“Either way,” said Ian, brushing off his new knight name with just a bit of bemusement. “With Richard gone, you stand to inherit his kingdom. How do you like King Edward the Fifth of Fairyland?”
“Edward the First, surely,” said Pol. “This isn’t England.”
“Will the pigs agree to that?” said the Emperor.
“Forget the pigs, will I agree to that?” said Beth. “I fought this war to get rid of kings, not to set up new ones. I can still turn you all into hedgehogs.”
“You gave the wand back,” said Ian.
“Don’t worry,” said the Fairy Godmother. “I’d let her borrow it again.”
“Wait,” said Gjolli. “I think we can work with a king, if he’s a friendly king. Building up people’s institutions all at once doesn’t work. Nobody knows what to do. But they’re used to kings. Maybe if we had a king who was willing to let us build up communist structures gradually, it would work better. People could get used to them.”
“This communism was unknown in my time,” said Wales. “But if you wish to build this thing you want, I would not stand opposed to you. Or Beth. I’ve seen what happens to the foes of Beth.” She was a little embarrassed by that, but only a little.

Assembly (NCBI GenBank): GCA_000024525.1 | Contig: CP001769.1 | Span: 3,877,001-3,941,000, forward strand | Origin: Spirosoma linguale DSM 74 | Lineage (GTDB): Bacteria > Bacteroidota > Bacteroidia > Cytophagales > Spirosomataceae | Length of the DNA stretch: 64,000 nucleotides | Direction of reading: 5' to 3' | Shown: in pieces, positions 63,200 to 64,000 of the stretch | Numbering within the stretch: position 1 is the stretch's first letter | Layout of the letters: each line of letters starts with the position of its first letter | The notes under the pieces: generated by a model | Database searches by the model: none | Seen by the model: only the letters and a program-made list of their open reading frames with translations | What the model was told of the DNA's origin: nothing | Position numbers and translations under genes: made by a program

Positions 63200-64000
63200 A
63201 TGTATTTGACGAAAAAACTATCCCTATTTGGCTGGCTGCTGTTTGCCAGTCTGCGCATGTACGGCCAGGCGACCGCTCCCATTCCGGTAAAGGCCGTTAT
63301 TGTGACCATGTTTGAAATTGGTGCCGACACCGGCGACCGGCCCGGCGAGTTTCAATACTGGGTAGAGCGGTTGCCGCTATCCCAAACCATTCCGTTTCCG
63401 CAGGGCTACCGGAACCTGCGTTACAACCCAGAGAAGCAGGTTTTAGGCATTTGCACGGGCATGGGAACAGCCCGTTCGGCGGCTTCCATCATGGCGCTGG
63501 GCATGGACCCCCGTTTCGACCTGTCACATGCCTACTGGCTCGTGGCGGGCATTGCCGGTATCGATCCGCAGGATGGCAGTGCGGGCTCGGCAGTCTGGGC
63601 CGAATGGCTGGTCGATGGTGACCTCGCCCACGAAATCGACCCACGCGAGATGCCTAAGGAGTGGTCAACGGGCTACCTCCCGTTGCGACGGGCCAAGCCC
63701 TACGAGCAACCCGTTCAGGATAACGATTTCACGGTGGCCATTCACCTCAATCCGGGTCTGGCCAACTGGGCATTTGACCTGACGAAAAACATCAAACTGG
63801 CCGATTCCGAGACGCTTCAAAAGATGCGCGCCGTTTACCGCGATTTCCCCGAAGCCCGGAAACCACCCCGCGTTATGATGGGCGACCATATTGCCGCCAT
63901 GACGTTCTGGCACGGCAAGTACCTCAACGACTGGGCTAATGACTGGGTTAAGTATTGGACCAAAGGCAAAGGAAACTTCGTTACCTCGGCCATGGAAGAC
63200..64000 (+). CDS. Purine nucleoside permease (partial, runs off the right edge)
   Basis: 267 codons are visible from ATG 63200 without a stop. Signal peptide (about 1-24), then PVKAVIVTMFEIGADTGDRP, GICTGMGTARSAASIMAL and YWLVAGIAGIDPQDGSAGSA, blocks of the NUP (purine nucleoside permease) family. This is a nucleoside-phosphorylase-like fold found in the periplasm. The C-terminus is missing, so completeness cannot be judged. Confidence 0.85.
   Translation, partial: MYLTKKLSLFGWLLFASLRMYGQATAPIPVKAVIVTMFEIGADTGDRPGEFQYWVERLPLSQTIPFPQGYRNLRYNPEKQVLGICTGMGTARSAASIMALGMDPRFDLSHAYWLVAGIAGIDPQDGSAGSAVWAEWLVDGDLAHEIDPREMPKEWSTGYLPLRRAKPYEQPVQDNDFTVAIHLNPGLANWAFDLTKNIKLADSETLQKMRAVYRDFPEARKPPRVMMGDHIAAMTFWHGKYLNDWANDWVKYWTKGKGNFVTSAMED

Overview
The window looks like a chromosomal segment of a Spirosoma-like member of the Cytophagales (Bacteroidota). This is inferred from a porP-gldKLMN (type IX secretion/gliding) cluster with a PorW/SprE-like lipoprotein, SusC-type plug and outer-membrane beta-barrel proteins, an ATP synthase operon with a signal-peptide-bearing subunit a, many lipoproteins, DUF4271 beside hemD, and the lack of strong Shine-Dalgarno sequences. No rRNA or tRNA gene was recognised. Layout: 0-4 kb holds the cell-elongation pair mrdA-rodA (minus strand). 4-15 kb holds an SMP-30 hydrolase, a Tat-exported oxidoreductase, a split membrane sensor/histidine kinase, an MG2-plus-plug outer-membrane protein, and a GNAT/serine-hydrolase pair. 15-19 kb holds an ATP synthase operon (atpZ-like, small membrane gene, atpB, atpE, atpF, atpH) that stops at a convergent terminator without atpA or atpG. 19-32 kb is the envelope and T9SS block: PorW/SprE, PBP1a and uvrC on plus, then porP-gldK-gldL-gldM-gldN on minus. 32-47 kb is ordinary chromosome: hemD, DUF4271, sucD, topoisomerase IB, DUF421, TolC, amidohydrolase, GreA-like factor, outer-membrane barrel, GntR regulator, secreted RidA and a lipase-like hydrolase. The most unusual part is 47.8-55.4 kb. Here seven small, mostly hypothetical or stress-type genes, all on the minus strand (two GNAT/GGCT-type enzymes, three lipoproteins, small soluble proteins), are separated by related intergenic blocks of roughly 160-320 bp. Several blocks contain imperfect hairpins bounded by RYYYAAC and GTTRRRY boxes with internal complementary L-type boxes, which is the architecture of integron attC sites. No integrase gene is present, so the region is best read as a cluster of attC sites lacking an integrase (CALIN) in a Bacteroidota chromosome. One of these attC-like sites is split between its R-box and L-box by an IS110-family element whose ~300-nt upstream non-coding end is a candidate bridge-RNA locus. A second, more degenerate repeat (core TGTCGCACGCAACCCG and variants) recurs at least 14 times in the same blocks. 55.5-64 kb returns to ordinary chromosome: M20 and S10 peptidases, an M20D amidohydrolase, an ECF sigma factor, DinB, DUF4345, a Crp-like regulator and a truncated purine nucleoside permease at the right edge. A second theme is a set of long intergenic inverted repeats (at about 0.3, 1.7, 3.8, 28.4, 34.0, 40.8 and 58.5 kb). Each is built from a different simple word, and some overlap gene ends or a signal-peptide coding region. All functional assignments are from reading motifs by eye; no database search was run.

So Gjolli became King Edward’s Minister of the People, subject to actually being able to convince the pigs to accept his rule in the first place. Edward offered the position to Beth, but she declined. It would be better for Gjolli, and he would get more respect from the pigs. Besides, for all the territory the Guild had taken, they still didn’t have anything like the University. They agreed that she would help when she could, but without taking an official position in the government. At least for the time being.
“I’ll be more useful here if I learn everything they know about government in the World of Chaos,” said Beth. “That is, if I’m still welcome in the World of Chaos.”
“Of course you’re still welcome,” said Ian. “You can stay with me as long as you want. Even on the couch.”
“Anna says I can move into student housing in the fall,” said Beth. “So it would only be a few more months.”
Ian tried to hold a smile through that, but Beth saw that it was hard for him. Could she really impose on his hospitality for that long? But she wasn’t the only one asking that question. Pol seemed to know more about what was going on in Ian’s mind just by looking at him than Beth thought she ever would.
“You can spend some of the summer with me,” said Pol. “It’s the best time to be in Grand Marais. And you should get to see more of our world than just the Cities. You think this lake is big, you should come see mine!”
Holly seemed like she was about to talk, too, but she just smiled at Pol’s offer.
“If Gjolli is going to be in the government, you’ll need a new head of the secret police,” said Ian.